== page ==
“The Prophet of Garbage”

by kris bishop on October 14, 2008


by Guest Blogger, author Michael Behar.

In early 2006, I got a press release in my email inbox touting a new technology that could turn garbage into energy. The public relations firm that wrote it said their client, a quirky inventor named Joseph Longo, had invented a machine that could devour virtually any type of waste and from it produce electricity. My first question: Was this a hoax? When I Googled it, Longo’s company, Startech Environmental Corporation, turned up suspiciously few hits. I told my editor at Popular Science about Longo and his so-called “plasma converter” energy machine. He, too, was suspect. For the next four months, I tried to reach Longo by telephone and email but got no response. I was certain the pitch had been a ruse and that Longo was selling vaporware. Then my phone rang: “Hi, this is Joe Longo. What do you want to know about my plasma converter?”

We talked for nearly an hour. He was gruff, tightlipped, and wary. But I managed to learn that Longo was a Korean War vet, an engineer, and a serial entrepreneur responsible for designing, among other things, nuclear missile silos and the world’s first commercial trash compactor. Still, when I pressed him to explain exactly how he produced electricity from incinerating dirty diapers, he was cagey and vague—as if he thought a rival might be eavesdropping on our call. I got enough fodder, however, to garner a writing assignment, and a few weeks later I was on a plane headed for Connecticut to meet with Longo at Startech’s R&D lab in  Bristol. Experience told me that Longo wouldn’t have a working prototype. There would be pretty concept drawings and a polished PowerPoint presentation but nothing more. It’s a tactic I’d seen with other would-be inventors: Get press coverage to legitimize your idea and subsequently attract funding from private investors. Then I arrived at Longo’s warehouse-sized lab. He flung open a heavy fire door and introduced me to his plasma converter—a 20-foot-tall steel beast, which, at the moment, was gobbling up a pile of discarded cell phones in a vat of 30,000°F superheated gas. The byproduct: a steady stream of methane and hydrogen that could be used to power a turbine for generating electricity. Longo was legit … and so began my odyssey into the realm of plasma energy.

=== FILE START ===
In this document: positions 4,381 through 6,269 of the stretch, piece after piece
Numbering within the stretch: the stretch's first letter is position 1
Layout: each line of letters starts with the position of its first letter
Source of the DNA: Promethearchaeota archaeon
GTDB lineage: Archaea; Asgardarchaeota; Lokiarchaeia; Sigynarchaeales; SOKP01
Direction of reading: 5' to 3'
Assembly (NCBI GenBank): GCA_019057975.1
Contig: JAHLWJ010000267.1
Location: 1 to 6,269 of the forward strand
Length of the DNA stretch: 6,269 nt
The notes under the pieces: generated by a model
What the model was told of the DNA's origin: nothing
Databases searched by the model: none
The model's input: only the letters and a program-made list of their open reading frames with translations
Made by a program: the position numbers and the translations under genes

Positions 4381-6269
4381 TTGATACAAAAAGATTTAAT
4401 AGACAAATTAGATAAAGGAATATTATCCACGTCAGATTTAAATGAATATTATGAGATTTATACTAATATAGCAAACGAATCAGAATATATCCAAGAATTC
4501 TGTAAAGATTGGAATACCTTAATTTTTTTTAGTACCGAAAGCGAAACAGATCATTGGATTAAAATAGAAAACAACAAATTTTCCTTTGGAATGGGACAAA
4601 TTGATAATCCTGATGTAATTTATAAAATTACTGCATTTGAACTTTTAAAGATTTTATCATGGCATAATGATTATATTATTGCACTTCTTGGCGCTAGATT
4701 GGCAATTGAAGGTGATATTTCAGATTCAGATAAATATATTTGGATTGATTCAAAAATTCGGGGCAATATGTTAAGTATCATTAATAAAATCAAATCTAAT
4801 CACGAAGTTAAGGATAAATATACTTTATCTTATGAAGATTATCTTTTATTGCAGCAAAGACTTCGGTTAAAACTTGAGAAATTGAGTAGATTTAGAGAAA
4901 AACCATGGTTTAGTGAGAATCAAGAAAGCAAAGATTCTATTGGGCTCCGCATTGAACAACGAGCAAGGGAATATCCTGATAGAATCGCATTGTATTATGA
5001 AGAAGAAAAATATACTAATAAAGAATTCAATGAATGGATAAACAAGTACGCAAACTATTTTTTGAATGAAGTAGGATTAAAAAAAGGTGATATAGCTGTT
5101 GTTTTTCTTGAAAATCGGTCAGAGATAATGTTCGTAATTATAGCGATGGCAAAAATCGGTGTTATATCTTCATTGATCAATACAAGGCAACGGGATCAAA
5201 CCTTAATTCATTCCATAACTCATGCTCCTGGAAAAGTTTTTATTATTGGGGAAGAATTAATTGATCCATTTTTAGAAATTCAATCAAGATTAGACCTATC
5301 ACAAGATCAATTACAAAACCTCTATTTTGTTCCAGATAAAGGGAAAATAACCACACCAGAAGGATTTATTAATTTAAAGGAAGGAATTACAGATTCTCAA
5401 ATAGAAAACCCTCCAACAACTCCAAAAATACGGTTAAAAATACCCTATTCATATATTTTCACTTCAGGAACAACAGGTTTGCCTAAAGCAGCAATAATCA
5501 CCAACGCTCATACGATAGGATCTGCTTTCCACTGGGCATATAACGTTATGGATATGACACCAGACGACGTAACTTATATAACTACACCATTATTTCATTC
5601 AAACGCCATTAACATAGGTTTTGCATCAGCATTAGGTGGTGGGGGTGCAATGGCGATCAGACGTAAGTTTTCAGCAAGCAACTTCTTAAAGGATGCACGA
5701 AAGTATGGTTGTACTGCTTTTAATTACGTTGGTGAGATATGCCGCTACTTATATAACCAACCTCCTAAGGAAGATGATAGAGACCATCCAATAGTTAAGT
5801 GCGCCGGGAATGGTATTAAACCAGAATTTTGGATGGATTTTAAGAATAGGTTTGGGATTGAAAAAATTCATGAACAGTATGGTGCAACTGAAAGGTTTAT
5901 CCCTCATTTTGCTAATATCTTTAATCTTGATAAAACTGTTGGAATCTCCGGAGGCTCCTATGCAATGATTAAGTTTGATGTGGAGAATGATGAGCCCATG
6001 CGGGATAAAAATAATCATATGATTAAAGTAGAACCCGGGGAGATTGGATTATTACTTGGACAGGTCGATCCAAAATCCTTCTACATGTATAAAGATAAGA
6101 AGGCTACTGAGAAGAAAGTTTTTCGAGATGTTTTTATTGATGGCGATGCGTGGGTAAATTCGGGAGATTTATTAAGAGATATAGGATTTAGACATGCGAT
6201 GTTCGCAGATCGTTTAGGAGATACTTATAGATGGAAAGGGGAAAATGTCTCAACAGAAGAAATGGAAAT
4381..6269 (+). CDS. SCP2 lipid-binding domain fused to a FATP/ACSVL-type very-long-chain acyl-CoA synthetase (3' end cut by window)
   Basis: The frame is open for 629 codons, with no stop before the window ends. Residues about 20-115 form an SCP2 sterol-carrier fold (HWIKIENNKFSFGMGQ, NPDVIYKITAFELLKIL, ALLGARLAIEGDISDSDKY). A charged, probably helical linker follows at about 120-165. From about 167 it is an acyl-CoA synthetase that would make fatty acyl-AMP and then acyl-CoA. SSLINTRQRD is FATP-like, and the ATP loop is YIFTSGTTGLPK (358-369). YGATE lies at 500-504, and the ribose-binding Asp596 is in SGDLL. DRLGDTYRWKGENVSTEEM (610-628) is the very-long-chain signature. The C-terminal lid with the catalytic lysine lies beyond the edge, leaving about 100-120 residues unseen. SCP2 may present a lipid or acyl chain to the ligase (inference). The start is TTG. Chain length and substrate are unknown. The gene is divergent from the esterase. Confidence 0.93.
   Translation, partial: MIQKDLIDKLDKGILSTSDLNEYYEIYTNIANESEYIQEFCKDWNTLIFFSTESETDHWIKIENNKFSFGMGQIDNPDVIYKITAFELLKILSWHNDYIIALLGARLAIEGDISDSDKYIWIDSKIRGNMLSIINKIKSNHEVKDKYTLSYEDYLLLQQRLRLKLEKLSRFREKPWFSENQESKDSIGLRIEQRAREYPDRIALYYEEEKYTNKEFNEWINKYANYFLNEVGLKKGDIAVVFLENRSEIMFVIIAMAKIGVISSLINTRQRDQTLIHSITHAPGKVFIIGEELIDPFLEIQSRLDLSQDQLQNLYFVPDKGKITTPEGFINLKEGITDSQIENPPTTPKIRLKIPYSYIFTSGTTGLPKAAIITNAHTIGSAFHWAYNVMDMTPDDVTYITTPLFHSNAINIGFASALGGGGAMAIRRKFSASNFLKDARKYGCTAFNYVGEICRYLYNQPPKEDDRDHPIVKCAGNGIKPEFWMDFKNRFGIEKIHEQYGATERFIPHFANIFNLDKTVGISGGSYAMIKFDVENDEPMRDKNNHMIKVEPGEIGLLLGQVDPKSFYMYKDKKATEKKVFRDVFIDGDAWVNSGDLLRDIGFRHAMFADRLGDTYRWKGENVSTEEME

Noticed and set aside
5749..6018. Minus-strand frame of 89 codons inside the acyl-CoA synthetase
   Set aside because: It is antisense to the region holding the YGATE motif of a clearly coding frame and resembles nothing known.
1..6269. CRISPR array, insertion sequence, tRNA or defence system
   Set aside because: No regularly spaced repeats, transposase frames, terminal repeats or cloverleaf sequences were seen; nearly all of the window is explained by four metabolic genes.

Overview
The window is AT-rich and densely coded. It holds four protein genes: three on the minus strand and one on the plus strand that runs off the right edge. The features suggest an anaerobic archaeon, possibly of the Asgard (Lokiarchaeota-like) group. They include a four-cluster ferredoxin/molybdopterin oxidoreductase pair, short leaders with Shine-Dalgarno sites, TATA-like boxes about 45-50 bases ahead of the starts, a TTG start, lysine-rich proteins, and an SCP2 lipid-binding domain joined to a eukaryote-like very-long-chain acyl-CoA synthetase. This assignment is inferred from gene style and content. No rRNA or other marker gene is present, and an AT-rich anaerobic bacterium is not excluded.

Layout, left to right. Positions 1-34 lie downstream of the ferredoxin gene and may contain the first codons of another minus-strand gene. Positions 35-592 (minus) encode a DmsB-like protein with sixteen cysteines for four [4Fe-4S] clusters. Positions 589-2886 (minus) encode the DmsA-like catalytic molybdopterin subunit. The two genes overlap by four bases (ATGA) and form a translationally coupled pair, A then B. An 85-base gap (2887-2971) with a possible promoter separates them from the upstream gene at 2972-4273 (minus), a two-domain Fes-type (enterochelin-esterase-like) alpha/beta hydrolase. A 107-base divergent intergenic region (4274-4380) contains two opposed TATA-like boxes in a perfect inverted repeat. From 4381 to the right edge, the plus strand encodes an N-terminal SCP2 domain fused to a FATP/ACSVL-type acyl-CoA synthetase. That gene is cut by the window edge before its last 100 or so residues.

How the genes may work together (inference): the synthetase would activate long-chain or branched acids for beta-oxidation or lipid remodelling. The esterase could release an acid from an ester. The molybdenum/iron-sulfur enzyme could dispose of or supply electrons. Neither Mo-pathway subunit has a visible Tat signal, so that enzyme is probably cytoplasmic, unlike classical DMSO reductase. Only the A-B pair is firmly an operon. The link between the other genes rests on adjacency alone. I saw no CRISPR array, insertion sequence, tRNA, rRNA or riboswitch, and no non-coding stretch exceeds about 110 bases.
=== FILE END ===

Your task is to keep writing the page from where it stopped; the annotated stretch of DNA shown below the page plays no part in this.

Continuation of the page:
–Michael Behar

Behar’s article profiling Joseph Longo and the Startech Environmental Corporation was included in The Best of Technology Writing 2008, edited by Clive Thompson.  To read more about this title, visit our website:   

Other Featured Journalists:

The Best of Technology Writing is part of The Digital Culture Series, a joint imprint of the University of Michigan Press and the Scholarly Publishing Office of the University of Michigan Library.  All books are available for free online and for sale in print.

To read more about past Best of Technology Writing collections, select one of the below title covers:





Comments on this entry are closed.

Previous post:

Next post: